The Brown marmorated stink bug (BMSB) is a true bug in the insect family Pentatomidae. It is an agricultural pest in its native range of China, Japan, Korea and Taiwan. Recently (in 2000), the BMSB has become a serious pests of fruit, vegetables and farm crops in the Mid-Atlantic region and it has been spotted in other states as well.
As with all true insects, it feeds by using its proboscis to pierce the host plant. The BMSB feeds on many ornamental plants, weeds, soybeans, corn, peppers, tomatoes, tree fruits and berries. Their feeding on tree fruits such as apples or peaches results in damage called, “cat facing,” and renders the fruit unmarketable.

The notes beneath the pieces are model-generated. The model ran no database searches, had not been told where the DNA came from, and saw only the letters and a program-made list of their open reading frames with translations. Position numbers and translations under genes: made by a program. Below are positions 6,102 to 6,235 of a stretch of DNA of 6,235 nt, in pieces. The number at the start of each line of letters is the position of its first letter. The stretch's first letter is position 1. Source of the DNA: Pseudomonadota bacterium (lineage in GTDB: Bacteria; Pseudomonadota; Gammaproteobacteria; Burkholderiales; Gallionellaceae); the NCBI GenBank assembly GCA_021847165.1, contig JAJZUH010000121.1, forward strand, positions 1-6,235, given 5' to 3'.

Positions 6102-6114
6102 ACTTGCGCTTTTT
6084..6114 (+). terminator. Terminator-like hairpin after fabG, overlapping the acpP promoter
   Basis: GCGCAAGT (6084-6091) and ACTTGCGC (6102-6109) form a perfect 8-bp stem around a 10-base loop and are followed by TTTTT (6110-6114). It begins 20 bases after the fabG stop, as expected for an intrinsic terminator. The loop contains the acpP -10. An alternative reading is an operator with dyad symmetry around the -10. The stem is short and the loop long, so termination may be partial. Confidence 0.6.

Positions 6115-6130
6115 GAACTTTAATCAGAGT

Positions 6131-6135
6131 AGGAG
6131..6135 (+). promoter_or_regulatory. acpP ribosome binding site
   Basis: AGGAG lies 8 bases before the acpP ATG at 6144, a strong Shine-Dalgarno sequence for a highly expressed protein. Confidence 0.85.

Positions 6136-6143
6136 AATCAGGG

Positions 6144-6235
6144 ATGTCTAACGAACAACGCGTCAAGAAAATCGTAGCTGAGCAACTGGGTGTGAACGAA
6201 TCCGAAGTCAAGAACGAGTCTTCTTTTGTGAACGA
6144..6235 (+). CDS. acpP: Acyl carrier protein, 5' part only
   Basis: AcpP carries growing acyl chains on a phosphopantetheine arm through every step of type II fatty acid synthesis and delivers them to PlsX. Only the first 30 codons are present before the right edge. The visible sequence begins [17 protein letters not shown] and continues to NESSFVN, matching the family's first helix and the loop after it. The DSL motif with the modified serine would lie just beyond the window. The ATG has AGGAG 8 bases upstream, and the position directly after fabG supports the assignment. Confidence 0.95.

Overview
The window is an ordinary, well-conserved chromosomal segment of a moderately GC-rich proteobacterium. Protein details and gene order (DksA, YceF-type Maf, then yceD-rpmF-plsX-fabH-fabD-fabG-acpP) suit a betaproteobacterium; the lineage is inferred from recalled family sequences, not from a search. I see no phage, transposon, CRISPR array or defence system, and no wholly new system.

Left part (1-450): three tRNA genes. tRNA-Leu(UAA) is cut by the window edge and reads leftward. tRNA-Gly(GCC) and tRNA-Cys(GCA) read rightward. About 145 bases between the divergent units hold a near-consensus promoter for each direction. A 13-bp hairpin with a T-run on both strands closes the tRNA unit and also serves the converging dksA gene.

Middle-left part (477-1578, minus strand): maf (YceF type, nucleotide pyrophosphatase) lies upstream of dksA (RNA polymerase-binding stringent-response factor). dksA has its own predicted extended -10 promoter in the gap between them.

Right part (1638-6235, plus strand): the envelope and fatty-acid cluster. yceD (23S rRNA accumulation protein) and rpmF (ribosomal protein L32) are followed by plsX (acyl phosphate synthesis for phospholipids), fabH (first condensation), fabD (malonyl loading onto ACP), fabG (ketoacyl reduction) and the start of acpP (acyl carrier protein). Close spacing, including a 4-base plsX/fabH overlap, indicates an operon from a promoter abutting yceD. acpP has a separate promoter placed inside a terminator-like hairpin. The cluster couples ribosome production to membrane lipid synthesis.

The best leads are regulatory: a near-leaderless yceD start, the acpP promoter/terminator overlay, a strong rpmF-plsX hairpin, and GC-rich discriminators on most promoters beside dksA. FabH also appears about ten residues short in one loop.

Here in the U.S., there are generally only one generation hatched per summer, however in their native range, 4 to 6 generations could hatch in a season.
The BMSB also likes to share your warm home with you in the winter. Just like ladybugs and boxelder bugs, they will flock near your doors, waiting for you to open one just long enough for them to fly in.
As their name states their business quite clearly, don’t smash these guys or vacuum them up while removing them from your home. I use the ‘cup and card’ method of catching them and throwing them outside to avoid the smell!
© Ilex – Midwestern Plant Girl